Recently, two criminal cases in Nevada saw two very different bail amounts set by the courts. In one, a man and a woman were charged with plotting to kill Las Vegas police officers in order to draw attention to their antigovernment “sovereign citizens” movement. The woman’s bail was set at $200,000. Her companion, David Brutsche, an ex-felon, had his bail set at $600,000. In the second case, a Carson City man arrested on suspicion of disorderly conduct and obstructing and resisting an officer had his bail was set at $450.
If you are arrested, bail is the court’s way of ensuring that you keep appearing during the course of the proceedings. From these two cases, it is easily seen that the amount of bail set by the judge depends on the severity of the charge and the criminal history of the defendant. When determining the bail amount ― or whether to grant bail at all ― the court considers the following:
Are you a danger to the community?
In trying to persuade the court that you are not a danger, your lawyer should inform the court of the following, if applicable:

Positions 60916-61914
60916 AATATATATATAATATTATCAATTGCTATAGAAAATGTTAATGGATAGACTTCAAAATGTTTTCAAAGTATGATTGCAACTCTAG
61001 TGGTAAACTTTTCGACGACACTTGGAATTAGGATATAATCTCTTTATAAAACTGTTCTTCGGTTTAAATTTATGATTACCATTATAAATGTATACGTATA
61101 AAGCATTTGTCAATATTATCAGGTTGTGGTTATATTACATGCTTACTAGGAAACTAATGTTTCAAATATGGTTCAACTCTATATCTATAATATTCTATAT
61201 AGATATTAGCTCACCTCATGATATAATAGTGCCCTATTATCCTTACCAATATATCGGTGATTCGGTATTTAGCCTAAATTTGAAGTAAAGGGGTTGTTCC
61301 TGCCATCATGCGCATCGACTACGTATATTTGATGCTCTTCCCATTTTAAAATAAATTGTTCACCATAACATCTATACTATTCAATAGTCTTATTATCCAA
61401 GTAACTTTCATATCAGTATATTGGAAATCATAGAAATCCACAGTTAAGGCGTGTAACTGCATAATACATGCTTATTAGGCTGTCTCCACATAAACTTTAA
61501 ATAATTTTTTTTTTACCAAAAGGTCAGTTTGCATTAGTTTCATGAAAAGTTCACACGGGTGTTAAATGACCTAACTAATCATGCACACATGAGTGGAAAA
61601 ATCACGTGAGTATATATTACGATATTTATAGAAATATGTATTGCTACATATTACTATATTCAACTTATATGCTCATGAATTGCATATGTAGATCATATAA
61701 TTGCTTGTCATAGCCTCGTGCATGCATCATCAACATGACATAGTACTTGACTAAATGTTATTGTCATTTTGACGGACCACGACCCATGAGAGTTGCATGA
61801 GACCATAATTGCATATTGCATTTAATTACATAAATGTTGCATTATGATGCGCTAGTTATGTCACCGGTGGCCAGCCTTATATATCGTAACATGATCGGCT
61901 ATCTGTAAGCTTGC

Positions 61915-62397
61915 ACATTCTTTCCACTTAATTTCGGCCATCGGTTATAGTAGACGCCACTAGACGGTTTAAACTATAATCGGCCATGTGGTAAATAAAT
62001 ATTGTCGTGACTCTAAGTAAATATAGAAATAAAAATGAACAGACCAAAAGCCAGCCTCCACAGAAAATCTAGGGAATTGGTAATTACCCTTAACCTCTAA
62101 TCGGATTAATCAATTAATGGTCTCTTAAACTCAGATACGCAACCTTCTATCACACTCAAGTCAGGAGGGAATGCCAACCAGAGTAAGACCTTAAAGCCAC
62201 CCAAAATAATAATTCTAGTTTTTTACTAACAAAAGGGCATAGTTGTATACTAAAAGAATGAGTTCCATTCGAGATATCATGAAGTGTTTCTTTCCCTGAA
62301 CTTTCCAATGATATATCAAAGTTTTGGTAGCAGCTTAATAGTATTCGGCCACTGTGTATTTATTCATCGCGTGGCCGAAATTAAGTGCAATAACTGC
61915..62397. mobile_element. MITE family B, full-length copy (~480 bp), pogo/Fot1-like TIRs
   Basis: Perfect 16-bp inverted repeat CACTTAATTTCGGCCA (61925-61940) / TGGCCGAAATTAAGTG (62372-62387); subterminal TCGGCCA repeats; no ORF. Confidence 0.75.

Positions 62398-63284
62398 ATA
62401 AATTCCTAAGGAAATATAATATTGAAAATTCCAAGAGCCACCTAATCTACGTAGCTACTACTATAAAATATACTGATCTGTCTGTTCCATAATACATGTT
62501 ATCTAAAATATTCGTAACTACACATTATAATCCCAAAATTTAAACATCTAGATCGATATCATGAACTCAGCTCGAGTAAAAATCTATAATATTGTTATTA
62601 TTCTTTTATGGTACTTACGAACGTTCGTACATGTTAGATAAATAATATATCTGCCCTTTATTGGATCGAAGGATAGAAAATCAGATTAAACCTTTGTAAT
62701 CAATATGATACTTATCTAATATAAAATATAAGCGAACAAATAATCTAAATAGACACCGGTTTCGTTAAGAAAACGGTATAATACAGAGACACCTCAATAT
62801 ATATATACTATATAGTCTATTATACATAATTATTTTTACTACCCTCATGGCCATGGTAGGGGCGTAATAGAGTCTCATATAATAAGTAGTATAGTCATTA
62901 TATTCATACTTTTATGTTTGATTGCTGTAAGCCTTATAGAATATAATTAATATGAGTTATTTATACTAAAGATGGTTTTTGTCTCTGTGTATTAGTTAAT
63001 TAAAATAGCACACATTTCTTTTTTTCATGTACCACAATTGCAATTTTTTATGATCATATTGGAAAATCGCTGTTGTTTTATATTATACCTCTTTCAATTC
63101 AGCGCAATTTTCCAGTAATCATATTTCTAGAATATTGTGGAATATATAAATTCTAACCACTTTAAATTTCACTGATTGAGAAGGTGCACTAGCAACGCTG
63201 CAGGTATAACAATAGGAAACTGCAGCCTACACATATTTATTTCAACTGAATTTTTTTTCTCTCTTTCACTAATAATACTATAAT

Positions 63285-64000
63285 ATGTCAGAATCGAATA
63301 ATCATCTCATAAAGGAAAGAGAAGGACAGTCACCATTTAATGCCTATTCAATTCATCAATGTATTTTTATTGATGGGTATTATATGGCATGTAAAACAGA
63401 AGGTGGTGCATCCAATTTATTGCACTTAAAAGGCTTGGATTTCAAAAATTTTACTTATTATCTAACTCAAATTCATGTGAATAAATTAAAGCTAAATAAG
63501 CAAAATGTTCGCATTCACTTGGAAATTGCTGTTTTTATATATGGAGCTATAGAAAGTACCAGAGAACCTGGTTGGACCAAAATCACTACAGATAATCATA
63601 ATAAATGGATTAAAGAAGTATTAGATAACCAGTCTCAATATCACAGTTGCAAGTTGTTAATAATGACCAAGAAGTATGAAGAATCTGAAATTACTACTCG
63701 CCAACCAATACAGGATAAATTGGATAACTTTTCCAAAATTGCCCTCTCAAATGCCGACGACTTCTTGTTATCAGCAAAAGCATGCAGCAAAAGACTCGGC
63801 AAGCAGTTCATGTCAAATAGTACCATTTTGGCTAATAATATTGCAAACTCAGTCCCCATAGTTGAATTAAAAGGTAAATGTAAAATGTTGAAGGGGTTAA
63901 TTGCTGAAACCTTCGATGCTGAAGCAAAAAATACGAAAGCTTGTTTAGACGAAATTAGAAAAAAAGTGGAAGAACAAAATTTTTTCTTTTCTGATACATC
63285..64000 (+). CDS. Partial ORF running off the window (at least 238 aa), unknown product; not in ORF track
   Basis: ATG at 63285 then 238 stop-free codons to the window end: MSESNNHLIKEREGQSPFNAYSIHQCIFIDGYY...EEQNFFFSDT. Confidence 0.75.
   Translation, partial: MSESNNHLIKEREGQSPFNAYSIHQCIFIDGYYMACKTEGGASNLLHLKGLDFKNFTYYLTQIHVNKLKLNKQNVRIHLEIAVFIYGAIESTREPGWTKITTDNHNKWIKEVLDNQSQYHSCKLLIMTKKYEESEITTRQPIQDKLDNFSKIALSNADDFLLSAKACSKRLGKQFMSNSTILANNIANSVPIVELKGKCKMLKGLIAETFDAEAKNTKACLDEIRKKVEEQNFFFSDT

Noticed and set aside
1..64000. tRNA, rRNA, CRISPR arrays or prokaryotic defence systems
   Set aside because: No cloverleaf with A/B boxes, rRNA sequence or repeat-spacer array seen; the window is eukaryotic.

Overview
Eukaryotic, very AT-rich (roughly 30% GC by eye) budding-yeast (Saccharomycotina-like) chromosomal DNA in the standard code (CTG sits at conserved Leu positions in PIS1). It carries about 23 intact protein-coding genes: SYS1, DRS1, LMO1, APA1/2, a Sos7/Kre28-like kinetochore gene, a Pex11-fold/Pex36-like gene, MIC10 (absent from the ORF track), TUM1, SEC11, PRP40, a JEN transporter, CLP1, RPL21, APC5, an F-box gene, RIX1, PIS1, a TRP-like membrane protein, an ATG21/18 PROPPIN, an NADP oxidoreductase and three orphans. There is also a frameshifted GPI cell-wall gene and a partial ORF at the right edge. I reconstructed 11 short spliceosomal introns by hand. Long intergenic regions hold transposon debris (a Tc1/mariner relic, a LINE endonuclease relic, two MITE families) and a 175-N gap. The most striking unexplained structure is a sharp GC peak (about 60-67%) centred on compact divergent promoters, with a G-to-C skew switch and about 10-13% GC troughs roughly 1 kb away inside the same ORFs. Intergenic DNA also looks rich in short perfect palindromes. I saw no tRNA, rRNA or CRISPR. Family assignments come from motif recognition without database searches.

Are you a flight risk?
The factors raised to indicate that you are not a flight risk include:
The court usually decides the bail amount very early in the process, usually at the first court appearance. While most bail hearings are fairly quick, sometimes a defense attorney will call witnesses to testify on the defendant’s behalf about the defendant’s community ties and reputation, to convince the court to set bail as low as possible.
If you have been arrested and want to make sure your bail is low enough to allow you to remain free while you prepare your defense, it is crucial to retain the expertise of an experienced Reno criminal defense attorney.